Wednesday, March 12, 2008

Realists Not Welcome in the Republican Party?

An interesting anecdote from Dan Drezner, who was a speaker at UCLA's "U.S. Foreign Policy Toward Rogue States: Engage, Isolate or Strike?" conference:

"The most amusing moment for me was when AEI's Danielle Pletka accused me of being on the far left -- because I suggested some realpolitik approaches to foreign policy (like prioritizing counterproliferation over democracy promotion). When informed of my party status later, Pletka replied, "well, he's not like any Republican I know!" Apparently, Brent Scowcroft, George H.W. Bush, George Schultz, and Henry Kissinger are now barred from entering AEI."

However, because that's also been a policy prescription outlined by Amitai Etzioni, perhaps the source of the confusion on Pletka's part (and perhaps a point of reconciliation between Dan and Amitai too?)

Danielle Pletka has not demonstrated intellectual depth, political acumen, or moral fiber in her analysis pieces. She is, at best, a propagandist for proto-fascism in US. For indeed this what US conservatism has become.

If I were Drfenzer I would consider her attack as a badge of honor.
The title of this gathering at UCLA's, "U.S. Foreign Policy Toward Rogue States: Engage, Isolate or Strike”, is quite telling and symptomatic of US conceptualizations of the World.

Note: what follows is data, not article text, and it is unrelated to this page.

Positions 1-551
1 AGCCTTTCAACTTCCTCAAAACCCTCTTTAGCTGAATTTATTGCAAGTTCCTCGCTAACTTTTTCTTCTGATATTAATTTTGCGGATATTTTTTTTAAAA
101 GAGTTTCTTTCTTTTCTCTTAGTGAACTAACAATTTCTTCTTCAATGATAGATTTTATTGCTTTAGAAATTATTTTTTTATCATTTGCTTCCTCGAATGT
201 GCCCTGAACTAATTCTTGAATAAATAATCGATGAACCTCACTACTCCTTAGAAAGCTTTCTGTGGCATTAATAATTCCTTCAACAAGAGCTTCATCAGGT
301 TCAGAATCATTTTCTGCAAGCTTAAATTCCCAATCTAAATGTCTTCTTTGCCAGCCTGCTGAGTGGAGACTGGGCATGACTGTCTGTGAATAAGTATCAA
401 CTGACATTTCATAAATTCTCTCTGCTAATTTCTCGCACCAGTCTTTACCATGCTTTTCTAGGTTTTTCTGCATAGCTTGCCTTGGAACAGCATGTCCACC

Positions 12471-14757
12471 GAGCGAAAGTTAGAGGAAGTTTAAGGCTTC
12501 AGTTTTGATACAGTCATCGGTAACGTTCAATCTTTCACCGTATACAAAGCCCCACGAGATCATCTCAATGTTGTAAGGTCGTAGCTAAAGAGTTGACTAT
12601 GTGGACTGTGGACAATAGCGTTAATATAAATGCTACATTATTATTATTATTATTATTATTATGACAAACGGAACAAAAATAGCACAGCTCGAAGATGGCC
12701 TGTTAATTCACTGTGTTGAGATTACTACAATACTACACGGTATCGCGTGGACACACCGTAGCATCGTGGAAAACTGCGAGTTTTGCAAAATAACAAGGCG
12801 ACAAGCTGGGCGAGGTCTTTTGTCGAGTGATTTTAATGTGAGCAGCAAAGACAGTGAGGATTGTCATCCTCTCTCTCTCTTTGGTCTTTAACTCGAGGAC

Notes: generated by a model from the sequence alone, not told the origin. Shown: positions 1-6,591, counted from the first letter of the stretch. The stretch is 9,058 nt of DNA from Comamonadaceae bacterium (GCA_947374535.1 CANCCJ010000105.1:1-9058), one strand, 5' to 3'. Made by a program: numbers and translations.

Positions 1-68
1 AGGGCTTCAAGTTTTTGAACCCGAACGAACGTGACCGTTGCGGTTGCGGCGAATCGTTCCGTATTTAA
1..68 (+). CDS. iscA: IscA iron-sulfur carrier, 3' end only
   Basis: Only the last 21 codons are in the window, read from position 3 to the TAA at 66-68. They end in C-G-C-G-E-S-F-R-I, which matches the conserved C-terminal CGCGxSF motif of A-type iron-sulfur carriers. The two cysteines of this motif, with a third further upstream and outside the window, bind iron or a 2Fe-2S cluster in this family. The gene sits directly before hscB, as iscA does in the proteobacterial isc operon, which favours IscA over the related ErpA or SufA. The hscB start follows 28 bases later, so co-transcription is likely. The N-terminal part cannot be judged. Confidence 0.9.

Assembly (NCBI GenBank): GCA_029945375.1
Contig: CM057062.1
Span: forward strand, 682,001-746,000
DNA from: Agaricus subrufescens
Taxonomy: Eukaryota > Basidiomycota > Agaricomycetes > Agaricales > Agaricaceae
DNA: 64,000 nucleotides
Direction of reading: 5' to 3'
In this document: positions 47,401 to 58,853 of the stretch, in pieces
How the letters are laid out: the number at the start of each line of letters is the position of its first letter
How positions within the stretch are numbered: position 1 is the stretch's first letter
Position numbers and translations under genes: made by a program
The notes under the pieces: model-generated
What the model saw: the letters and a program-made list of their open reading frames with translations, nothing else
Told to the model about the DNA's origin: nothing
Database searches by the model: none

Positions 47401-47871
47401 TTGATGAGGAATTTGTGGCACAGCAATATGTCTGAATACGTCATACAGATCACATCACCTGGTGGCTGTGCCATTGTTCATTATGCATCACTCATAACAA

It uses the designation “Rouge States”, i.e. a moral judgment rendered by a moral authority. So who has died and made US the moral authority in the world? This is arrogance.

Or are they rouge because they dare not to be intimidated by US and pursue their own agenda?

The title also contains the world “Strike”; thus implying hubris. What is US now, God Almighty? With an infinite margin of error in pursuing her foreign policy objectives?

The whole conceptual framework is unproductive. May I suggest using costs vs. objectives as the framework? Conflating some sort of jingoistic moralization with foreign policy is only going to obfuscate what the achievable objectives could be and increase the cost.

This is plain foolish.
It also assumes that the US is still the driving actor. Hard to say that is the case now with North Korea or Iran, where other countries have more influence--unless the US just decides to do a kamikaze strike of its own.
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